This unassuming building in Florence, just south of Santo Croce and a block off the Arno doesn’t even have a plaque to commemorate what transpired here. While it appears to be simply subdivided into apartments today, back at the dawn of the High Renaissance, this was the Palazzo Bardi. Designed in the 15th century by no less a persona than the great architect Filippo Brunelleschi, the Palazzo was the real cradle of the Renaissance. Here, members of the 16th century Florentine intellectual community debated the arts, searching for inspiration from the classical period. One group proposed to recreate true Greek drama in which the chorus part was sung (the music for these dramas did not survive, much to our loss).
The result? Dafne (1597) by Jacopo Peri. By all accounts, it was not a great success. But as recounted here some months back, his second opera, Eurydice, was presented on October 6, 1600 at the Palazzo Pitti. The occasion? The wedding of King Henry IV of France to Maria di Medici.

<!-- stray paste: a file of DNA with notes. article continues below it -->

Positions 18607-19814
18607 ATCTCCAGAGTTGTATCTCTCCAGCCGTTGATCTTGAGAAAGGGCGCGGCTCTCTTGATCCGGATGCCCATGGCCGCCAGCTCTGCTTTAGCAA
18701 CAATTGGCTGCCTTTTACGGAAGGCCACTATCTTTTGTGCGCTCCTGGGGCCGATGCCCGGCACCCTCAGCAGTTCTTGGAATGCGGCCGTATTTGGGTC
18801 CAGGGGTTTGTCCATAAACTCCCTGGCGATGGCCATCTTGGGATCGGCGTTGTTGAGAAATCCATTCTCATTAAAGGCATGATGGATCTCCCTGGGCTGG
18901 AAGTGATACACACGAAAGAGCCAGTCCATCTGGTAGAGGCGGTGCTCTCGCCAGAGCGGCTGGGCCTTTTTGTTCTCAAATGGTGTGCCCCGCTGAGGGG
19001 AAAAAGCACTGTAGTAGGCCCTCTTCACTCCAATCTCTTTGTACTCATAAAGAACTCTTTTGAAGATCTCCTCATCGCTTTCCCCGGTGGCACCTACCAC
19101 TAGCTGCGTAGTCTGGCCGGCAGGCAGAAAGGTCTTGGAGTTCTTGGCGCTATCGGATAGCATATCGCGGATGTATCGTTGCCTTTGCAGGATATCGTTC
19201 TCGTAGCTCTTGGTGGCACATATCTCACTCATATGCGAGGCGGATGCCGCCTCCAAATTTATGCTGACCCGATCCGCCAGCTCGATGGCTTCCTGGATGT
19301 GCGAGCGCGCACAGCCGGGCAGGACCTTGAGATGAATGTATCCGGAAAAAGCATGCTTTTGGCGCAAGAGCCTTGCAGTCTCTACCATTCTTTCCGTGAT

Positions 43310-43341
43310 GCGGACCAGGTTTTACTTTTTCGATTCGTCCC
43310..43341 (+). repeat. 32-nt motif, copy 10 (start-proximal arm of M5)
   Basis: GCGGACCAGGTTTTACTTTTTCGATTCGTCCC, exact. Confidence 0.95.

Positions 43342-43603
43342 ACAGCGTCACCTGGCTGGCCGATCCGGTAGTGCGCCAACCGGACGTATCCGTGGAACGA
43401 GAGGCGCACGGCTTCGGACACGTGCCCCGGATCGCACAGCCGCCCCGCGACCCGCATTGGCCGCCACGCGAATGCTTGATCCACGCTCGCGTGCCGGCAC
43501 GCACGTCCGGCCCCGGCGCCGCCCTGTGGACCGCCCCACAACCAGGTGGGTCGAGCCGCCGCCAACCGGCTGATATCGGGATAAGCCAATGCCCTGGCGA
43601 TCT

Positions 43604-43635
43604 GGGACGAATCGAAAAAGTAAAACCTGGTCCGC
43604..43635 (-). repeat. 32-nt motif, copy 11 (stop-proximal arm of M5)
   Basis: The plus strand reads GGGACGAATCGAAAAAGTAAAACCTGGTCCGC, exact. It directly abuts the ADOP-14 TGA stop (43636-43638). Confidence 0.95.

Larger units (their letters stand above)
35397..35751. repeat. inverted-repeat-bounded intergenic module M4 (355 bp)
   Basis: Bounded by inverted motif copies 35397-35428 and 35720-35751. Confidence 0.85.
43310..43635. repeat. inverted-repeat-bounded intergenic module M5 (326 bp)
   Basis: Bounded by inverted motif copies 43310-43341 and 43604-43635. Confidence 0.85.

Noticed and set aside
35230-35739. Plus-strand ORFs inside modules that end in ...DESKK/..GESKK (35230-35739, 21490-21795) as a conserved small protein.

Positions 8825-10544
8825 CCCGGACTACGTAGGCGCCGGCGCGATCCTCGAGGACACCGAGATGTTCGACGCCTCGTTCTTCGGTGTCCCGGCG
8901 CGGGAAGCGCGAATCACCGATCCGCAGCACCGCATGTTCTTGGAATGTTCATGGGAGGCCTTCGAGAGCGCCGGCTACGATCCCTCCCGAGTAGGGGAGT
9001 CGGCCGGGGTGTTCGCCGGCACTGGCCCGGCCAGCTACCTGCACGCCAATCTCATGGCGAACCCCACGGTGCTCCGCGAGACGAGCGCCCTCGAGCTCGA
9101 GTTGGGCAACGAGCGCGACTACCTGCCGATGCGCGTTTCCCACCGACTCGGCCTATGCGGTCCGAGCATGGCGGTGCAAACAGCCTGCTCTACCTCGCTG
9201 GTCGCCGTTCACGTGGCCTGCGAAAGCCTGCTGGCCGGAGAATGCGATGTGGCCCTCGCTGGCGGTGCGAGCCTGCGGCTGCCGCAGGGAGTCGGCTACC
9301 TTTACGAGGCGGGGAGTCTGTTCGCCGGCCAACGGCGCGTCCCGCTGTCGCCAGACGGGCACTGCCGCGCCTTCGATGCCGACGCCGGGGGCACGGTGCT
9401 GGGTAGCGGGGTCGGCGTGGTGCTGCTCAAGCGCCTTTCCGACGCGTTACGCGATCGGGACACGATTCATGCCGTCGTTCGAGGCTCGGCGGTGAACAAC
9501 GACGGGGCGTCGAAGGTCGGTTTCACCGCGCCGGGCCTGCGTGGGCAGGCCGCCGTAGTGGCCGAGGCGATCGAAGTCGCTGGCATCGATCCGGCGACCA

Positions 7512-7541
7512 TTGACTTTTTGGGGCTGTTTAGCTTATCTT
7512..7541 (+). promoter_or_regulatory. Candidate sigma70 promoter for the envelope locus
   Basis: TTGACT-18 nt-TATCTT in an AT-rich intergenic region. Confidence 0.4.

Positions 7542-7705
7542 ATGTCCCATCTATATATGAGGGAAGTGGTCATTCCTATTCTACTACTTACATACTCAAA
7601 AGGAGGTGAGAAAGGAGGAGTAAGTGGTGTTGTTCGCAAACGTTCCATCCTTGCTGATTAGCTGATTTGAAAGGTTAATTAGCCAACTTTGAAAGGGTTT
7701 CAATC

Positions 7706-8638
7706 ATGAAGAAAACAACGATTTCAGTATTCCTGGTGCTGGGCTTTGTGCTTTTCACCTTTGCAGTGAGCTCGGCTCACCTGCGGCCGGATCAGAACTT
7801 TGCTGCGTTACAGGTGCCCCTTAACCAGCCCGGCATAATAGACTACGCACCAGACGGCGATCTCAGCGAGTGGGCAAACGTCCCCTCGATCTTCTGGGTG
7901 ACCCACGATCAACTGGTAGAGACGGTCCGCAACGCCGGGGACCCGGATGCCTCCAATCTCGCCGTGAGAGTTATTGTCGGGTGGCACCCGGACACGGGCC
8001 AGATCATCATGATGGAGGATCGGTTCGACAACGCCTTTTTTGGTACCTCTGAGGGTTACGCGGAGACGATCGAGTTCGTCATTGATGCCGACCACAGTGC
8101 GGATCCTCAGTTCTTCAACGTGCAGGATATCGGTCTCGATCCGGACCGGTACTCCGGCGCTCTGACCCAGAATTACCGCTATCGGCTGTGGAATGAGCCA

Peri’s opera was successful only in that it inspired one of the wedding guests, the Duke of Mantua, to ask his court composer to create his own work based on the Peri model. That composer? Claudio Monteverdi. And the opera he created, L’Orfeo, was the spark that lit the grand flame of opera that has burned brightly for 400 years.
And this is where it all began, unmarked and unremarkable. Next time you are in a Florence, pay your respects.